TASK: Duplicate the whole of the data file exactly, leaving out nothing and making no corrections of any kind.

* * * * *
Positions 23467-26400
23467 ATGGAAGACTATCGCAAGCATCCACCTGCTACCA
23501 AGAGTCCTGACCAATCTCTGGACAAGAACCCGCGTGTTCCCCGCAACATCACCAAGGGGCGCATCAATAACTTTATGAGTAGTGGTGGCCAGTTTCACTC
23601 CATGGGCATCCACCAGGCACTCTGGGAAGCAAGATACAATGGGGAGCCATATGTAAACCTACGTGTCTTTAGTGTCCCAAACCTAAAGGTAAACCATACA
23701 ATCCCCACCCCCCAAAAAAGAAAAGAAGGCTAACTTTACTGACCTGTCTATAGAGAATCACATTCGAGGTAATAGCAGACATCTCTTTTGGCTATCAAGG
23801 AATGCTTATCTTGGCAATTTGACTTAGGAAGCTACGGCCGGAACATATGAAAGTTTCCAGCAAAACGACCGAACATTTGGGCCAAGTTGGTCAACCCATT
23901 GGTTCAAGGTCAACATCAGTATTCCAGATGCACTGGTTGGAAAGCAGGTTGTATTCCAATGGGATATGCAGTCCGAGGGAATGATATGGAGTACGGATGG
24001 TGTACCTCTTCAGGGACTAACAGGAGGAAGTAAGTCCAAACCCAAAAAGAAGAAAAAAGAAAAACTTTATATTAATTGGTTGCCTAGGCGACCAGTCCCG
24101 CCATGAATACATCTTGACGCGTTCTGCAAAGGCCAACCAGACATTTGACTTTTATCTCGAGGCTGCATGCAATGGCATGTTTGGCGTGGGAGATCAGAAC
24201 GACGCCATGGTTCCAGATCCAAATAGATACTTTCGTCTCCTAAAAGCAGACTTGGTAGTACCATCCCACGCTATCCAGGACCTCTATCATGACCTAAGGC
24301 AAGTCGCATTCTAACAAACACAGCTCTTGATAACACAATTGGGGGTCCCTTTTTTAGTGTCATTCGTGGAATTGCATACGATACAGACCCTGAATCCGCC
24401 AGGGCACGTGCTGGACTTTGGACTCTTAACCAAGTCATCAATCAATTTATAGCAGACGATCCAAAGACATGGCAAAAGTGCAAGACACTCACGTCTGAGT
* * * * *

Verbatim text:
Positions 23467-26400
23467 ATGGAAGACTATCGCAAGCATCCACCTGCTACCA
23501 AGAGTCCTGACCAATCTCTGGACAAGAACCCGCGTGTTCCCCGCAACATCACCAAGGGGCGCATCAATAACTTTATGAGTAGTGGTGGCCAGTTTCACTC
23601 CATGGGCATCCACCAGGCACTCTGGGAAGCAAGATACAATGGGGAGCCATATGTAAACCTACGTGTCTTTAGTGTCCCAAACCTAAAGGTAAACCATACA
23701 ATCCCCACCCCCCAAAAAAGAAAAGAAGGCTAACTTTACTGACCTGTCTATAGAGAATCACATTCGAGGTAATAGCAGACATCTCTTTTGGCTATCAAGG
23801 AATGCTTATCTTGGCAATTTGACTTAGGAAGCTACGGCCGGAACATATGAAAGTTTCCAGCAAAACGACCGAACATTTGGGCCAAGTTGGTCAACCCATT
23901 GGTTCAAGGTCAACATCAGTATTCCAGATGCACTGGTTGGAAAGCAGGTTGTATTCCAATGGGATATGCAGTCCGAGGGAATGATATGGAGTACGGATGG
24001 TGTACCTCTTCAGGGACTAACAGGAGGAAGTAAGTCCAAACCCAAAAAGAAGAAAAAAGAAAAACTTTATATTAATTGGTTGCCTAGGCGACCAGTCCCG
24101 CCATGAATACATCTTGACGCGTTCTGCAAAGGCCAACCAGACATTTGACTTTTATCTCGAGGCTGCATGCAATGGCATGTTTGGCGTGGGAGATCAGAAC
24201 GACGCCATGGTTCCAGATCCAAATAGATACTTTCGTCTCCTAAAAGCAGACTTGGTAGTACCATCCCACGCTATCCAGGACCTCTATCATGACCTAAGGC
24301 AAGTCGCATTCTAACAAACACAGCTCTTGATAACACAATTGGGGGTCCCTTTTTTAGTGTCATTCGTGGAATTGCATACGATACAGACCCTGAATCCGCC
24401 AGGGCACGTGCTGGACTTTGGACTCTTAACCAAGTCATCAATCAATTTATAGCAGACGATCCAAAGACATGGCAAAAGTGCAAGACACTCACGTCTGAGT